This impression was bolstered by the director’s strategy of switching between the omniscient (silent) narrator’s view of the action and the live feed on TV, as watched by various ancillary characters. At one level, the movie — a 20th Century Fox production — is basically an ad for Fox, the sole news station on the scene throughout. A couple of swipes at TV news sensationalism prevent that aspect from becoming too oppressive, but still, the low-flying news helicopters capturing and broadcasting the action are key to nearly everything that happens.
Characters are also in constant communication with each other via cellphone, so despite the 19th-century mode of transportation at the center of the film, more than anything, Unstoppable is a paean to the immersive, all-pervading communications media in which nobody’s time is ever quite their own and space for reflection is increasingly squeezed out. The train (spoiler alert!) may ultimately have been stopped, but not the surrender of time and space to ever-more-immediate social and corporate media. It’s telling that the final scene is a press conference. I also gotta say, I wasn’t pleased with the blatant product-placement for the Hooters restaurant chain (which, I should explain for the benefit of international readers, is basically a gentrified titty bar). But maybe that’s an apt symbol for our electronic culture’s steady drip-feed of excitement and titillation.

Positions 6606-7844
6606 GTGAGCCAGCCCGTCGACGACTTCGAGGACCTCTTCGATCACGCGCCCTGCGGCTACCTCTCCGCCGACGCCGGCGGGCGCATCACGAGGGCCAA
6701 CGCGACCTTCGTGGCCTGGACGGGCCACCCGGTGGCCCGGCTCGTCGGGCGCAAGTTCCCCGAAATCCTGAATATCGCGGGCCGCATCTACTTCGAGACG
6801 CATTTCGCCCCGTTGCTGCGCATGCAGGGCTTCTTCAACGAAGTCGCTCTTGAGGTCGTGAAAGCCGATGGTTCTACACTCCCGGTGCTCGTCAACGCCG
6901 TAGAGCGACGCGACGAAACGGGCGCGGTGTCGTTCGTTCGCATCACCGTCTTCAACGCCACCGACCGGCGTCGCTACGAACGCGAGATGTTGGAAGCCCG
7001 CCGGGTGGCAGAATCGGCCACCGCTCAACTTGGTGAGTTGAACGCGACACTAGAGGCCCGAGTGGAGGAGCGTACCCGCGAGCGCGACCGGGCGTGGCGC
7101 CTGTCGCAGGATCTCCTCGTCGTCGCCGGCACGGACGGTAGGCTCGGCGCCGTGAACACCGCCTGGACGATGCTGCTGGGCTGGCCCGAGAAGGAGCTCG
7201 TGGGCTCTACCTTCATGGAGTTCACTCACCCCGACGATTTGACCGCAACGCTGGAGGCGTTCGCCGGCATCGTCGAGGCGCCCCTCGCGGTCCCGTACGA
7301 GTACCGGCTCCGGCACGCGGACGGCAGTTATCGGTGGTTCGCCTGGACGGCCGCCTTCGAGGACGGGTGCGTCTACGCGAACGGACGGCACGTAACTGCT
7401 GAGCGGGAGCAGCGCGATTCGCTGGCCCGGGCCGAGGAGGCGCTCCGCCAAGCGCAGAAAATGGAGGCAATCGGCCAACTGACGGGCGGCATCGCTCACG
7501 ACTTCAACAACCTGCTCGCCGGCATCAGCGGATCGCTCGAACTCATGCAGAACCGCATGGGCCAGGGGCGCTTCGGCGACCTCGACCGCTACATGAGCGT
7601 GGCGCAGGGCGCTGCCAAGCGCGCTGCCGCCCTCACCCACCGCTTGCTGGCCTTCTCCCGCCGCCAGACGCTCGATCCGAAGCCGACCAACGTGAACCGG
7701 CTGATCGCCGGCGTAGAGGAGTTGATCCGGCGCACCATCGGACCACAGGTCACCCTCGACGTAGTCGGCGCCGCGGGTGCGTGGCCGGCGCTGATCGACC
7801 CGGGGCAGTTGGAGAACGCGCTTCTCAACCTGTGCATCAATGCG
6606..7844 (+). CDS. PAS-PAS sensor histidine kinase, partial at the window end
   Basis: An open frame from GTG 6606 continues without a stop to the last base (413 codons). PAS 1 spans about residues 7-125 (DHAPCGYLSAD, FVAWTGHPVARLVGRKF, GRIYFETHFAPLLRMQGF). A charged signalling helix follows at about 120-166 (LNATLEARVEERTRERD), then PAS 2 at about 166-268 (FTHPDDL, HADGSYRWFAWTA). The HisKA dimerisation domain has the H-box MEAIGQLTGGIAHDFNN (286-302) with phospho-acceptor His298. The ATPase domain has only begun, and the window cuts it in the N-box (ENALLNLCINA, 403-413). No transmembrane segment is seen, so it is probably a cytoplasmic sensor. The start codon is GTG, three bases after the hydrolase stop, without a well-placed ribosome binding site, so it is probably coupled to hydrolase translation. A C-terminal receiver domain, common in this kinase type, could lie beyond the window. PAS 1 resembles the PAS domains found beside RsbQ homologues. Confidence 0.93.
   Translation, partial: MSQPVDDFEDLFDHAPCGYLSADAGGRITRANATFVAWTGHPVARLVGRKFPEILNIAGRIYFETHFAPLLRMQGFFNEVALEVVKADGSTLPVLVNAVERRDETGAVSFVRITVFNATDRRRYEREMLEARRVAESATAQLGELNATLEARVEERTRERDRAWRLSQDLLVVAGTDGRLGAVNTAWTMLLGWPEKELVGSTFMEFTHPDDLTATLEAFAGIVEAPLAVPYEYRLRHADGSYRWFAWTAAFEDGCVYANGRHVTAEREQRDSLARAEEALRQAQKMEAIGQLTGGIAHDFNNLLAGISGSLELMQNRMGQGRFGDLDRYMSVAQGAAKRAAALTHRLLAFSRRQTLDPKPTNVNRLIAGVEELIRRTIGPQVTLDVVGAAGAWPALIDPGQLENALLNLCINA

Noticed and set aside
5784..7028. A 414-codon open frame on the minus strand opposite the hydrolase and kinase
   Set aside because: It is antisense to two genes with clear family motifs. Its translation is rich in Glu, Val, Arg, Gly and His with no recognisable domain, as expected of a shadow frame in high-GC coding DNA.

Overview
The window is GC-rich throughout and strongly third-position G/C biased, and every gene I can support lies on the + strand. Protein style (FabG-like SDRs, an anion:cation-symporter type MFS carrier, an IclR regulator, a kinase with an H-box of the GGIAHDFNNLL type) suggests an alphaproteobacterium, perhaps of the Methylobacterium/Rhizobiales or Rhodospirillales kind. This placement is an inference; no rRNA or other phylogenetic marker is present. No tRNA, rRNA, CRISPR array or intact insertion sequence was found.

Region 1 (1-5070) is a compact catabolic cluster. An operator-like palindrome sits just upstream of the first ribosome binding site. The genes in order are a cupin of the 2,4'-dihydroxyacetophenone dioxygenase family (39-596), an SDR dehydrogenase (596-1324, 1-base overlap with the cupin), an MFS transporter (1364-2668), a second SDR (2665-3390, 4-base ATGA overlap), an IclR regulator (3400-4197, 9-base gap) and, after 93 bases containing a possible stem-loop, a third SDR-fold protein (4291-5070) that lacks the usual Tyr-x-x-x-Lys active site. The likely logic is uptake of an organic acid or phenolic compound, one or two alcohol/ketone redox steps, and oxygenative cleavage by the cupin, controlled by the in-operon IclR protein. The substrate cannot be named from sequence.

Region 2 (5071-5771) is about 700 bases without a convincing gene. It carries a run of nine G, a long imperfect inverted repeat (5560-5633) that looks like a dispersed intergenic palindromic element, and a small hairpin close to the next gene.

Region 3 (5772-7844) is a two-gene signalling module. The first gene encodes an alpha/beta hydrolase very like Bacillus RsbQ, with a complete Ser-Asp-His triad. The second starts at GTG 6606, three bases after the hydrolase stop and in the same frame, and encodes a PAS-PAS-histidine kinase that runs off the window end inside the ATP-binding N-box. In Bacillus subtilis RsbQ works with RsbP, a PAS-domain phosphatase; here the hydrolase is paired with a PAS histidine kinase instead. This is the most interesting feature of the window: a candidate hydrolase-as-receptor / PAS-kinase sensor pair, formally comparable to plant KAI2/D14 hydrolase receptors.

Still, I would watch this movie again, if only to devote more attention to how pieces of my home region were prettified and reassembled. Of course, selective blindness and a certain idealization are intrinsic to the aesthetic act of framing. My own interest as a very amateur maker of videopoems tends to be triggered more by low-budget documentaries, but I’m also fascinated by seeing how reality can be stretched to follow the script of a big-budget star vehicle.